DNA Alzheimer's Disease Test
Fee Schedule for Year 2023
|Test Type||Testing Time||Fee|
|DNA Alzheimer's Disease Test||2 to 4 weeks||฿15200Order Kit|
All orders received before 2pm are shipped out the same business day. All orders received after 2pm or on weekends or holidays are shipped out the following business day. 24/7 online status check and account management available for all tests.
Step 1 - Order Test KitOrder test kit 24/7 online. Click here to order.
Step 2 - Collect DNA SampleThe DNA Kit contains all of the materials and instructions you need to collect the DNA sample quickly and discreetly from the privacy of your own home. The sample is collected by rubbing swabs gently inside the mouth against the cheek. The collection is fast, simple and painless and takes only a few seconds to do. After the sample is collected, simply send the samples back to the laboratory for testing using the return package provided in the kit.
Step 3 - Receive ResultsOnce the laboratory receives your sample, testing begins immediately and is completed within 3 to 5 business days. You can track the status of your test online 24/7. As soon as testing is complete, the final results report is released to you immediately. You can choose to receive your results by mail, email, or both.
What is Alzheimer’s disease?
Alzheimer’s disease is a progressive brain disorder that gradually destroys memory and other important mental functions. It is the most common form of dementia, and accounted for 50 - 70% of approximately 44 million dementia cases worldwide in 2015.
Most people affected by Alzheimer's disease do not show any symptoms until after 65 years of age. This is known as late-onset Alzheimer's disease and occurs in more than 90% of cases. The rare early-onset Alzheimer's cases often cluster within families and symptoms appear before 65 years of age.
Symptoms of Alzheimer's disease
Alzheimer's is a neurodegenerative disease, and the initial changes in the brain occur long before any visible symptoms are observed. Two abnormal protein accumulations (amyloid plaques and tau tangles) form in the brains of affected patients.
The plaques prevent the normal connections and communication between the neurons in the brain, while tau tangles disrupt the normal movement of nutrients and other essential supplies within each neuron. These abnormalities lead to cell death and brain shrinkage, and eventually patients begin to show outward signs of Alzheimer's disease.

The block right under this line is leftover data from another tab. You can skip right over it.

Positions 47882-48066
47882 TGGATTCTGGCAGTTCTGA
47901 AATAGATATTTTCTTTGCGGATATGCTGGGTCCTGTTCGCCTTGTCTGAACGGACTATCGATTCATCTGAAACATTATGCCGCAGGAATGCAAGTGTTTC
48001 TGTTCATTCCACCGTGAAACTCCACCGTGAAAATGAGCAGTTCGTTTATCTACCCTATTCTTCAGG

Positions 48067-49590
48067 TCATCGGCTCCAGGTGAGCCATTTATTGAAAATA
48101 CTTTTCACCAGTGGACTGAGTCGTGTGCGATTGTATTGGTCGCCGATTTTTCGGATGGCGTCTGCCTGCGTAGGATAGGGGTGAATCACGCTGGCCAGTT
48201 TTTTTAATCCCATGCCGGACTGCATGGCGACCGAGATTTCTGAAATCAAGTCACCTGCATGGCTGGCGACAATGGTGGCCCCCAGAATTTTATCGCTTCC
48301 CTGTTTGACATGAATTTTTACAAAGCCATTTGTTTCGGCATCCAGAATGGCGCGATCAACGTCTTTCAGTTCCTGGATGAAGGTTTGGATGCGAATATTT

Early stages are characterized by memory loss, misplacing items, challenges in planning or solving problems, difficulties performing familiar tasks, poor judgment, personality changes and confusion with time or place. As the disease progresses, patients begin to have trouble recognizing family and friends and are unable to learn new things, or become distressed in new environments.
Other symptoms at the mid-stage of Alzheimer’s can include hallucinations, agitation, delusions and paranoia. In the final stages of Alzheimer’s disease, patients are unable to communicate and must rely of others for everyday care. They become bedridden and the body shuts down, usually resulting in death from general inanition, malnutrition or pneumonia.
Risk factors for late-onset Alzheimer’s disease
The causes of Alzheimer's disease are not fully understood, and many genetic and environmental conditions are likely to contribute. One strong genetic risk factor for late-onset Alzheimer's is the e4 form of the APOE gene.
The APOE gene encodes Apolipoprotein E, a protein involved in injury repair and transporting fats between brain cells. People with one copy of the e4 allele have a 3-fold increased risk of developing Alzheimer's, while e4 homozygotes (two copies of e4) have up to a 15-fold increased risk.
Other risk factors for Alzheimer's include other health issues (e.g. diabetes, cardiovascular disease, high blood pressure and high cholesterol), lifestyle choices (smoking and excess alcohol), cognitive and physical inactivity, and head trauma.
How is Alzheimer’s disease inherited?
The APOE gene is located on chromosome 19. There are three forms or alleles of APOE – e2, e3 and e4. One allele is inherited from each parent, resulting in six possible combinations: e2/e2, e3/e3, e4/e4, e2/e3, e2/e4 or e3/e4.
The presence of the e4 allele is linked to an increased risk of Alzheimer's disease, whereas the e2 allele has a protective affect.
DNA testing for APOE
A simple DNA test can determine which alleles of APOE an individual carries. The three alleles are e2, e3 and e4. Each person can inherit two identical alleles or two different alleles of APOE.
- e4/e4 – Two copies of the e4 allele is associated with a 10- to 15-fold increased risk.
- e3/e4 or e2/e4 – A single copy of e4 increases the risk by 3-fold.
- e3/e3 – The presence of two copies of the common e3 neutral allele does not affect the risk.
- e2/e2 or e2/e3 – Inheriting one or two copies of e2 is protective and reduces the risk.